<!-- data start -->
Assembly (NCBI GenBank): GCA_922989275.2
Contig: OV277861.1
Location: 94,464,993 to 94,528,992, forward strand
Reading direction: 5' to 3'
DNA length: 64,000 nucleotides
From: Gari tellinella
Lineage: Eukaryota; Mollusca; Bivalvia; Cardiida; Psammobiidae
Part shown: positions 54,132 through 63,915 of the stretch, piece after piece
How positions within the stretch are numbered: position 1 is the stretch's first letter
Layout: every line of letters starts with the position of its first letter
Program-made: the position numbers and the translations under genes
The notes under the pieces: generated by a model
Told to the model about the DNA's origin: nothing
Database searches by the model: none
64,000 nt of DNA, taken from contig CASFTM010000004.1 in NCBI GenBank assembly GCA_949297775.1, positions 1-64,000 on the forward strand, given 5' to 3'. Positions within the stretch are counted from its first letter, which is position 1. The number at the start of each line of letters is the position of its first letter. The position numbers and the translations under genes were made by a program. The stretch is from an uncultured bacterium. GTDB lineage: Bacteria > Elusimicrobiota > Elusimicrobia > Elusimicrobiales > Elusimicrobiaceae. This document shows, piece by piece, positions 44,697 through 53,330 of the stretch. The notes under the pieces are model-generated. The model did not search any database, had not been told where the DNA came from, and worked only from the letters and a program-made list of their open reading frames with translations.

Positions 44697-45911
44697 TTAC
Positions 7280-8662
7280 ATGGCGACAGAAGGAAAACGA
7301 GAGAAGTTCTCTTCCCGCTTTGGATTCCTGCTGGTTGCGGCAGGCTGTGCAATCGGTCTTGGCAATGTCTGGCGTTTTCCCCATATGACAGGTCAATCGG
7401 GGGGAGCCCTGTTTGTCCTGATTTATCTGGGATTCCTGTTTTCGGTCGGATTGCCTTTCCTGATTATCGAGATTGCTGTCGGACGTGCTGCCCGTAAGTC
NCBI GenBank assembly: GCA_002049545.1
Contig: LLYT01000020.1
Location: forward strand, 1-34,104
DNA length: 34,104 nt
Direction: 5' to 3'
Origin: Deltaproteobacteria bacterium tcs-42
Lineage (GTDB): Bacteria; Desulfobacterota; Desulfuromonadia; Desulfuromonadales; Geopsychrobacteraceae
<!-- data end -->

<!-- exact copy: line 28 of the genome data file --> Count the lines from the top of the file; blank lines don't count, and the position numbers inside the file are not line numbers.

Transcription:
Lineage (GTDB): Bacteria; Desulfobacterota; Desulfuromonadia; Desulfuromonadales; Geopsychrobacteraceae